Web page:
Ambon scorpionfish (Pteroidichthys amboinensis)

The Ambon scorpionfish, is a scorpionfish native to the Indian and Pacific oceans. The Ambon scorpionfish is shaggy, and can change its color for the ideal camouflage. The Ambon scorpionfish lives just offshore on the bottom of the ocean. The Ambon scorpionfish is an ambush predator. It will camouflage itself, wait for some prey to come close in front of itself, and then lunge forward and inhale the prey. They have poisonous spikes on their back that they raise when threatened. The spikes are on the back, head, and around the eyes. They can cause death.

photo credits: Jason Marks, Steve Childs, Steve Childs

Freaks and uniques: evolution's weirdest creatures
Our planet's huge range of environments has led some animals to evolve some bizarre but very useful features.

Whether it’s in response to extreme temperatures, or through competition for mates, some of the most unusual feats of evolution have to be seen to be believed. Here are some of the most eye-catching and impressive examples.


This ghostlike octopod is almost certainly an undescribed species and may not belong to any described genus.  This species is particularly unusual because it lacks the pigment cells, called chromatophores, typical of most cephalopods, and it did not seem very muscular. It was found at 4,290 meters northeast of Necker Island (Mokumanamana) in the Hawaiian Archipelago

Gorgeous, Weird Jellyfish Found 12,000 feet Below the Surface Near Mariana Trench

The jellyfish in question was filmed earlier this week near the Mariana Trench during a submersible dive to explore an area called the Enigma Seamount. The jellyfish was spotted at a depth of over 12,139 feet. The NOAA researchers identified it as a kind of jellyfish called a hydromedusa, a part of the genus Crossota. Watch a video of it floating around.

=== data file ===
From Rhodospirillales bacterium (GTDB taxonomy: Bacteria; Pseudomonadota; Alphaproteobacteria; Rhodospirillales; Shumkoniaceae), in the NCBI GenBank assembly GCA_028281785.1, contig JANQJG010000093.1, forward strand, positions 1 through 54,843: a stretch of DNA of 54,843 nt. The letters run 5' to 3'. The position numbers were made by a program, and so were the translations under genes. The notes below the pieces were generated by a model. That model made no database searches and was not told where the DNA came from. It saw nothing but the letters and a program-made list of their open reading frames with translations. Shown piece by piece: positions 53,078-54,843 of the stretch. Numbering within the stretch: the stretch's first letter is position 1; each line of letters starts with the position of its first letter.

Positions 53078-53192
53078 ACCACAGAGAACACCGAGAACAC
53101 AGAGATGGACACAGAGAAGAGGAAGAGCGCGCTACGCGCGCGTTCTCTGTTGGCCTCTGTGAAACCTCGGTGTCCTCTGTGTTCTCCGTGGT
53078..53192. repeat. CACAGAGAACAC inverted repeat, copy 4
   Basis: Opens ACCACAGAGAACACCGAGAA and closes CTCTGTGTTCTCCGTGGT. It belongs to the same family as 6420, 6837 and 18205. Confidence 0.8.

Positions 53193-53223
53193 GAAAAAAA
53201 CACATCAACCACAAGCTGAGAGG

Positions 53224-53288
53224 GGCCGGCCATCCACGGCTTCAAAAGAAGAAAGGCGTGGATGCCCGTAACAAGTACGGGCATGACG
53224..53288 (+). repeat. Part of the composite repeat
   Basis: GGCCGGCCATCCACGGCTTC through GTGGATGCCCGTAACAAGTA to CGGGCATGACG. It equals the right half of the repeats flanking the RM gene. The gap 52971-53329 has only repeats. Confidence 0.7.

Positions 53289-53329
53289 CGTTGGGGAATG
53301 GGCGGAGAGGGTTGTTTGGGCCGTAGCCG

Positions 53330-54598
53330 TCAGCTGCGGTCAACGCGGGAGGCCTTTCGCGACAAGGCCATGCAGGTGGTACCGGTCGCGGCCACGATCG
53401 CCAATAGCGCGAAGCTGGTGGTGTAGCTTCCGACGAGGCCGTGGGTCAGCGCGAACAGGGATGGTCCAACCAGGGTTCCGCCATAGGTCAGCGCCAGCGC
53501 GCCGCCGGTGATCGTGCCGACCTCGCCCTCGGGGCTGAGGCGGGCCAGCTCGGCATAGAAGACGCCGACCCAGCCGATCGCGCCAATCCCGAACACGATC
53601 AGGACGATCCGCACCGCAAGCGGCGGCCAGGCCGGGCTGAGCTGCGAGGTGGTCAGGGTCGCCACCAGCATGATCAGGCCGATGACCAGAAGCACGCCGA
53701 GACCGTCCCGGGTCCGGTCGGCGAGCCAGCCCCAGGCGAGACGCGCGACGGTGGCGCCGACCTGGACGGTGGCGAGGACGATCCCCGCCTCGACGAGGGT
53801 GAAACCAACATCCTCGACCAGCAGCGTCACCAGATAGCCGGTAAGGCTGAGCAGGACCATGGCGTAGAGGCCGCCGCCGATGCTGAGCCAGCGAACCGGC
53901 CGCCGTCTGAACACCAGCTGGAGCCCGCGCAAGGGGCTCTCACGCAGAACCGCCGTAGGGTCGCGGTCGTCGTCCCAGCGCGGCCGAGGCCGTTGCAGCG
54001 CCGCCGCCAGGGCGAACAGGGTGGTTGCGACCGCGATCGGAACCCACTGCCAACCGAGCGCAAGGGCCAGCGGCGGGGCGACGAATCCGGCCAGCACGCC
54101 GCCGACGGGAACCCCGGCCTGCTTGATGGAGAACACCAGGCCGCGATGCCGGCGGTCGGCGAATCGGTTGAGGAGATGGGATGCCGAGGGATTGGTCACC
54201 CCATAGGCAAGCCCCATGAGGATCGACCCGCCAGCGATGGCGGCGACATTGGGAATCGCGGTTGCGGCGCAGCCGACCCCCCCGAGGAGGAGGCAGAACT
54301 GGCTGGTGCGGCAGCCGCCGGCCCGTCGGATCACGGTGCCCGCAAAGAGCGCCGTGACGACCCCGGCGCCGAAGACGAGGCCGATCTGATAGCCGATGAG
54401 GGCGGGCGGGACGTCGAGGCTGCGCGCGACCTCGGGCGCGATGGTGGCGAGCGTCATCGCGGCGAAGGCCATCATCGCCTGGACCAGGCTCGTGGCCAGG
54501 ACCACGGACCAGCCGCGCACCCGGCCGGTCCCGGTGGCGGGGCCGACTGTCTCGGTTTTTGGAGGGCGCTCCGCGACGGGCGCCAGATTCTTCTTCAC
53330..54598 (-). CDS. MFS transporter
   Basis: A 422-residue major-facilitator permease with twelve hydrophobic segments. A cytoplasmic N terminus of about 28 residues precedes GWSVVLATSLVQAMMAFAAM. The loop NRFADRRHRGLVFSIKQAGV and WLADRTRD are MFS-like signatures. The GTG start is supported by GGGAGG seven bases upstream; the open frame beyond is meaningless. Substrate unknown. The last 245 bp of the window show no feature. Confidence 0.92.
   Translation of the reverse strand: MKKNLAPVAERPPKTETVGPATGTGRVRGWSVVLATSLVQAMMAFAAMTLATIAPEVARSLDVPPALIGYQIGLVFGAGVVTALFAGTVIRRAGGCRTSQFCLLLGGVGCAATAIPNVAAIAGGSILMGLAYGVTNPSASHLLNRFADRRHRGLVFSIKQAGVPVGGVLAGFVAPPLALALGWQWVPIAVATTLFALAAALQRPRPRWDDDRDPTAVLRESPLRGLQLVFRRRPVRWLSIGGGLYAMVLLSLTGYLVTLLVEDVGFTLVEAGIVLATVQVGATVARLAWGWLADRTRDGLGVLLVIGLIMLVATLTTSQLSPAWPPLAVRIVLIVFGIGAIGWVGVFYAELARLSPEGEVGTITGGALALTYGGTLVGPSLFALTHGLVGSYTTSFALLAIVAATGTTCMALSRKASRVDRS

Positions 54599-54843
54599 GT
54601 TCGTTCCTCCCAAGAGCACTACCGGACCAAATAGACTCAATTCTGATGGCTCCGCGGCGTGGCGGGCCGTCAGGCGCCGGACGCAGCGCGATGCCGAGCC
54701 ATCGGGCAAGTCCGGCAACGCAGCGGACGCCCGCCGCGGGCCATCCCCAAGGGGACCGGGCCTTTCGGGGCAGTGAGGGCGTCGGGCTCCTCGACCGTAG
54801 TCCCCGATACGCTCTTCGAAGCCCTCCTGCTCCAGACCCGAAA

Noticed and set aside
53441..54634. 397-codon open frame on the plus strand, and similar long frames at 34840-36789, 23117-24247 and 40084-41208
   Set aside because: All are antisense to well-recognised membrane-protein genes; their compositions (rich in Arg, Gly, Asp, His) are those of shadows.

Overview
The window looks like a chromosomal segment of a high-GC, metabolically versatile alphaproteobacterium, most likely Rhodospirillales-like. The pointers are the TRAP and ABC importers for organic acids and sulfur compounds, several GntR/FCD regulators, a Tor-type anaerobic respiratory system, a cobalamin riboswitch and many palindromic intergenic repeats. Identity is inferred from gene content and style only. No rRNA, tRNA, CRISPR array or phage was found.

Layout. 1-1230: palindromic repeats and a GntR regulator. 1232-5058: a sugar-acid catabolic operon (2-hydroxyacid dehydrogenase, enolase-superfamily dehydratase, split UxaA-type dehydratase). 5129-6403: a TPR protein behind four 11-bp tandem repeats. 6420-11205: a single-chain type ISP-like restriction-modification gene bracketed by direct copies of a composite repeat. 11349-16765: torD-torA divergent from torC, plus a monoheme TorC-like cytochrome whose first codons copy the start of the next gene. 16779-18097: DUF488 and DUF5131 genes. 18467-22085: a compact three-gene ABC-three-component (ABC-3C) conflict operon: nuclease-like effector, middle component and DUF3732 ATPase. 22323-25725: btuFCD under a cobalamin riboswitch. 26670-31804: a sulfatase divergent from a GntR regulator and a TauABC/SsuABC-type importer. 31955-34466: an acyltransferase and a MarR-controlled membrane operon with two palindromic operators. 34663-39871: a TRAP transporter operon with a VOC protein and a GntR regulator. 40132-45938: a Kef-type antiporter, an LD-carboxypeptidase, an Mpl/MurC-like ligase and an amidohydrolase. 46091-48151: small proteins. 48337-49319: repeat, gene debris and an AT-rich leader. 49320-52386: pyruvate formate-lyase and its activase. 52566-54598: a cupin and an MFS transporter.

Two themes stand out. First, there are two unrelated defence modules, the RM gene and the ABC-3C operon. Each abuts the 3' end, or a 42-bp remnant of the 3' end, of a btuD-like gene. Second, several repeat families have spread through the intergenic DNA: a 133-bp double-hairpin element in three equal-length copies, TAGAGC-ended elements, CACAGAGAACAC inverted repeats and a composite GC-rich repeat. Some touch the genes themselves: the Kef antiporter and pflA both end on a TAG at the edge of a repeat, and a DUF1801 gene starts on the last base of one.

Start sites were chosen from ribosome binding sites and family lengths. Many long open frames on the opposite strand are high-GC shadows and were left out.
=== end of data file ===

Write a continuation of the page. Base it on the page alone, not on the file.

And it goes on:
Photography by  NOAA

Our planet’s diverse, thriving ecosystems may seem like permanent fixtures, but they’re actually vulnerable to collapse. Jungles can become deserts, and reefs can become lifeless rocks. What makes one ecosystem strong and another weak in the face of change? The answer, to a large extent, is biodiversity.

Happy Earth Week! 

From the TED-Ed lesson Why is biodiversity so important? - Kim Preshoff

Animation by TED-Ed

Achrioptera fallax

Achrioptera fallax is a stick insect species found in Madagascar. The males are a bright electric blue (with greenish tints) and have two rows of reddish orange spines along the edges of the femur. There are also dark coloured spines going along the sides and underneath the thorax. Males are brachypterous (incapable of flight) and have small reduced wings. Females have a duller outlook. They are a light brown with red spines covering the entire thorax and the top of the head. The male grows up to 13 cm in length while the female is much bigger and can grow up to 18, 5 cm in length. Their diet in the wild is unknown but in captivity they mainly feed on bramble, raspberry, eucalyptus, and oak.

photo credits: thedancingrest, reptileforums


Red Velvet Cupcakes. Or. Red Velvet Mites. You Choose…